Sorry to hear that CBD didn’t prove to be the solution we were hoping for. Remember that our return policy guarantees products, so bring your bottle back into the store and we’ll give you full in-store credit. We’d be happy too, to help you keep looking for a solution. You are 100% right — CBD isn’t a miracle cure-all, and because we’re all different, CBD works great for many people, but not for everyone. Stop back in — we’re here to help!


CBD is well tolerated in humans with doses up to 600 mg not resulting in psychotic symptoms (15). In the few small placebo-controlled studies performed, no significant CNS effects were noted. Oral CBD undergoes extensive first-pass metabolism via CYP3A4, with a bioavailability of 6%. Following single doses in humans, the half-life of CBD when taken orally is about 1 to 2 days.1 In vitro studies have shown that CBD is a potent inhibitor of multiple CYP isozymes, including CYP 2C and CYP3A (16, 17). Whether these in vitro observations are relevant at plasma concentrations likely to be seen in patients is unclear. In addition, given its metabolism via CYP3A4, clinical trials of CBD in patients receiving enzyme-inducing AEDs, such as carbamazepine or phenytoin, will require detailed pharmacokinetic studies.

Oils are hot in the beauty world. As a beauty editor, I’ve slathered everything short of butter onto my face: argan, coconut, rosehip, sandalwood, chia, neroli, calendula, mandarin, macadamia, rice bran, seabuckthorn, patchouli, grapefruit seed, sesame seed, soybean, sweet almond, pomegranate seed, lemon myrtle, sunflower seed—even extra virgin olive oil from my pantry when I was desperate. I’ve washed my face with oil-based cleansers, and dabbed expensive mixtures being sold as “face oils” onto my skin in hopes of achieving that Instagram-ready glow. Contrary to popular belief, the right oil is actually good for your face and won’t clog your pores. Your skin needs a reasonable amount of oil to do its business; as a matter of fact, if you scrub away all your natural face oil (as I was prone to do with rubbing alcohol as a frustrated and misguided pizza-faced teen), you may actually be prone to more breakouts as your skin tries to make up for the imbalance. As cannabis meets up with the mainstream beauty world, cannabidiol (CBD) oil may be the next big thing.

However, since it sounds like you went through several brands, I’d say it sounds like you may have a sensitivity, if not an allergy, to CBD. While a reaction so violent is very uncommon, it’s important to remember that we are all made differently. We have different sensitivities, different thresholds, different metabolism. What works for some (or even most) won’t work for everyone. Your advice is on point – go slowly and listen to your body! Thanks for sharing your story in our community!
Revida Labs oil (tincture is amazing, but expensive. Procana also has good tincture. In terms of CBD products it is important to find a product that is lab tested and willing to show you the lab results that prove they have the amount of CBD in it that they claim. Also make sure they use natural and/or organic ingredients. You don’t want any chemicals in the product. Also, if you can, try to go to a store where they are sold and see if you can try a sample if you are doing a tincture. Some tinctures can taste awful. For psoriasis it can benefit you to take it orally and to put the oil on topically. I use CBD for pain but my twin sister has psoriasis and uses the tincture from Procana for her psoriasis.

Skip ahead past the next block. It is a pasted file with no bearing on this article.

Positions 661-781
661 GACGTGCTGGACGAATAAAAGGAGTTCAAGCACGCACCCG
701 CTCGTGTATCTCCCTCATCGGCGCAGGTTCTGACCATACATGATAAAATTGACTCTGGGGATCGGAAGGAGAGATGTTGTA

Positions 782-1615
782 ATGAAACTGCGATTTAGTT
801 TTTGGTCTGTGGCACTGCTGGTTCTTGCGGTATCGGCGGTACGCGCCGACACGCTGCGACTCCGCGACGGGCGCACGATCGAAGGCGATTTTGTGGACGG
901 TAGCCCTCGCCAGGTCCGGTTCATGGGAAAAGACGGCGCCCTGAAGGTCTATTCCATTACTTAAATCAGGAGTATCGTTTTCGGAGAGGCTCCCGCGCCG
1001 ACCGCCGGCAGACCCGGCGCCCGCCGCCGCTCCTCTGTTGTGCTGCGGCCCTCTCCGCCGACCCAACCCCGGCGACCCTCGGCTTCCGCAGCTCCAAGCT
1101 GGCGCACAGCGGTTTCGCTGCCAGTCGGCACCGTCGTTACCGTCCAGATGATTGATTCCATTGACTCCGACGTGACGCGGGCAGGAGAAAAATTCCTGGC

Unfortunately due to the disappointing and down right inaccurate position of the federal government in classifying Cannabis as a schedule one drug, most research institutions risk federal funding if they conduct real research on Cannabis. This has dramatically limited the potential for real research by real scientists to be conducted. That research is critical to better understanding the multitude of therapeutic effects of the various chemical constituents found in Cannabis.
Cannabis has long been used as a remedy for skin conditions, though it is usually taken through vaping, it is also used as ointments and salves. It can also be used as antibiotic, antiseptic and anti-inflammation and in treating body pains, skin inflammation, and bacterial infections. In fact, a study found that CBD doesn’t only treat certain conditions, but it also helps the whole body. It contributes to homeostasis in maintaining human health.
How your body reacts to CBD is unique. Also, whether you want to “feel relaxed” or simply take a daily supplement is up to you. A capsule may give your body cannabinoids that steadily absorb into your body over time. A vape you’ll feel right away. Oils are closer to vapes in how quickly they work, but they take time to get into your system. Don’t immediately take more. The impact of CBD may be cumulative.
I seem to be developing breathing issues since taking a low dose CBD hemp oil. PureScience 400. Heaviness in chest, hard to breath and catch a deep breath. Nasal stuffiness and head pressure. Back of throat feels like it’s swollen and almost restricting breath. Was taking it at night for restless legs anxiety have MS and it was helping me and I was getting peaceful sleep until these appeared. Had been taking it for about 2 months. Any info. On hemp allergies?
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